I stumbled across a post on the UX StackExchange site posing an interesting question:
How does an existing website look without text?
Many of the answers (at the time of writing this post) didn’t address the core of the experiment. That is, what tool can be used to remove text on a webpage to better be able to assess its placement, density and design?
This picture was attached to illustrate the effect:
This was very interesting and seemed like a fun challenge, so I took it upon myself to find the solution.
Web Copy Placeholders Without Lorum Ipsum
Searching the intertubes led to a square-block typeface called BLOKK. Described as “a font for quick mock-ups and wireframing for clients who do not understand latin“, it seemed like a good choice. Unfortunately, it wasn’t open source, so the search continued.
Remove Text, Uncover design
This is what The Onion’s homepage looks like normally:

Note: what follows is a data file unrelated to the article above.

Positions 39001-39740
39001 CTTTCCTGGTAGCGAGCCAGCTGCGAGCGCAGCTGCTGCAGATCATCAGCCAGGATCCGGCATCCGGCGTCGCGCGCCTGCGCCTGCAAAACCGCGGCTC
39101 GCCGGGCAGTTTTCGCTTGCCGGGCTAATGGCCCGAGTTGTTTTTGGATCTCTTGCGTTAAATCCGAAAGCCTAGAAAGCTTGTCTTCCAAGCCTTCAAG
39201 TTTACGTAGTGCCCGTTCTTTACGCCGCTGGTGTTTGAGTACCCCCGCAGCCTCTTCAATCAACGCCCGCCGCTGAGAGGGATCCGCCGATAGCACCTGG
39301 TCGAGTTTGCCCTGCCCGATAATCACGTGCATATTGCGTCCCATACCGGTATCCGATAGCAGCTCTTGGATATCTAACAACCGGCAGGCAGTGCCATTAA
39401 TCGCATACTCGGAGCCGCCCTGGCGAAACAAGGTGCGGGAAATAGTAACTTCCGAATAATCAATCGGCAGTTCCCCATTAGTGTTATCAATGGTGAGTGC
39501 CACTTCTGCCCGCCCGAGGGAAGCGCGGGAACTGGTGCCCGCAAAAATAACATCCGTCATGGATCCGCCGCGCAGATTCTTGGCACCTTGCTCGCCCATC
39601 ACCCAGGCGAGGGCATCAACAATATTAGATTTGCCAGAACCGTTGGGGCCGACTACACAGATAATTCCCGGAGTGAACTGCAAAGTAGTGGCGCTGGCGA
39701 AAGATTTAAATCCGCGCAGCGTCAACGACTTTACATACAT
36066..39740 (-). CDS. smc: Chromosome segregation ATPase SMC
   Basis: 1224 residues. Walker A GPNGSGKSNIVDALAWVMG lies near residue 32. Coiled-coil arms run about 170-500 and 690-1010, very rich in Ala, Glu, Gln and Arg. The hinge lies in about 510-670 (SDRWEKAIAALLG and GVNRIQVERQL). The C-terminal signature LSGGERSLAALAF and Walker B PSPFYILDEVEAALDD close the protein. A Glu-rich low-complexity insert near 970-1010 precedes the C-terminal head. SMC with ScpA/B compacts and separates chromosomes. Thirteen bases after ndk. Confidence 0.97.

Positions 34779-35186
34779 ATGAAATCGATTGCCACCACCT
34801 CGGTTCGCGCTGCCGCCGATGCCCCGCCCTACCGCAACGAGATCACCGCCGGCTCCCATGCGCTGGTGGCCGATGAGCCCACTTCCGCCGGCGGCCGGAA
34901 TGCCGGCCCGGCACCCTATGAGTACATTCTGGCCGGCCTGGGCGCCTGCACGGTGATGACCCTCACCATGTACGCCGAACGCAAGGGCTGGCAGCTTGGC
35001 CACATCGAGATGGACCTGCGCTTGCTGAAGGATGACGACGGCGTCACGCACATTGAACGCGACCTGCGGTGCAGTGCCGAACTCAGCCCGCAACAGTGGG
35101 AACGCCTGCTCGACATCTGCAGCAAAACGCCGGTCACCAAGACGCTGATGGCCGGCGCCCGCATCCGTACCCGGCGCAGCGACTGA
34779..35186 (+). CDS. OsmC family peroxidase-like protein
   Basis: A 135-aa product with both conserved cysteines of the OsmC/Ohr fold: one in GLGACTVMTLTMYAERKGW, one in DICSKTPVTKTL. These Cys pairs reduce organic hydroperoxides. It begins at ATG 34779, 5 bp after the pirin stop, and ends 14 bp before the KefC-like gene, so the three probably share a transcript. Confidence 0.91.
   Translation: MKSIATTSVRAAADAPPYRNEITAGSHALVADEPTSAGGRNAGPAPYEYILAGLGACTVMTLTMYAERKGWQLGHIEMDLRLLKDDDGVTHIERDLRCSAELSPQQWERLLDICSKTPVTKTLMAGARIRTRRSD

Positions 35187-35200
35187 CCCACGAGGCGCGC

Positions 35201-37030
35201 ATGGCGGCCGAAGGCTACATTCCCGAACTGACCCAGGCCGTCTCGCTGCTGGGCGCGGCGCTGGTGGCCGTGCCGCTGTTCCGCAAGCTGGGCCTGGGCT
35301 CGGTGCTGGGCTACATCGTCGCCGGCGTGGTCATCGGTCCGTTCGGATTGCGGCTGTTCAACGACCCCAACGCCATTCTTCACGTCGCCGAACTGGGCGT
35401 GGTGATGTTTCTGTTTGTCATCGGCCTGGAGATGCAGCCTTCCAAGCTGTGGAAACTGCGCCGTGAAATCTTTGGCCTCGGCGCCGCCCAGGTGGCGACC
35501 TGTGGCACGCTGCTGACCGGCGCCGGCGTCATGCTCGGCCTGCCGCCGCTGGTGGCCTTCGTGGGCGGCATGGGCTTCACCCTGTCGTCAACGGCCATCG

This is what the same page looks like with Redacted Script Bold:
With a solution found, all that was left to do was to make a bookmarklet so web designers can remove text anywhere and replace it with scribbles.
ExitText: Remove Text On Any Page
After learning about embedding base64-encoded font files into CSS stylesheets, I put together a small script that injects a stylesheet into the head of a page that overrides all font declarations with Redacted Script Bold.
When activated, ExitText will remove text on the current page and replace it with scribbles. It’s open source and available for installation on GitHub.
Installing ExitText Bookmarklet
Click here to go to the GitHub project page for ExitText and follow the instructions.
To activate the bookmarklet, just click on its link in your browser’s bookmarks bar. Browser support is increasing with each commit, so check the GitHub page for more information.
A Quick Note On Embedding Text In Images
ExitText provides a quick way to see what “text” is actually embedded images. In The Onion’s screenshots above, the tagline under the logo at the top and the “A.V. Club” label in the top-right of the page stick out by being the only remaining readable text, which shows where an improvement to the site’s content can be made.
Now that webfonts (and SVGs) are widely supported, please be smart with embedding textual content into images.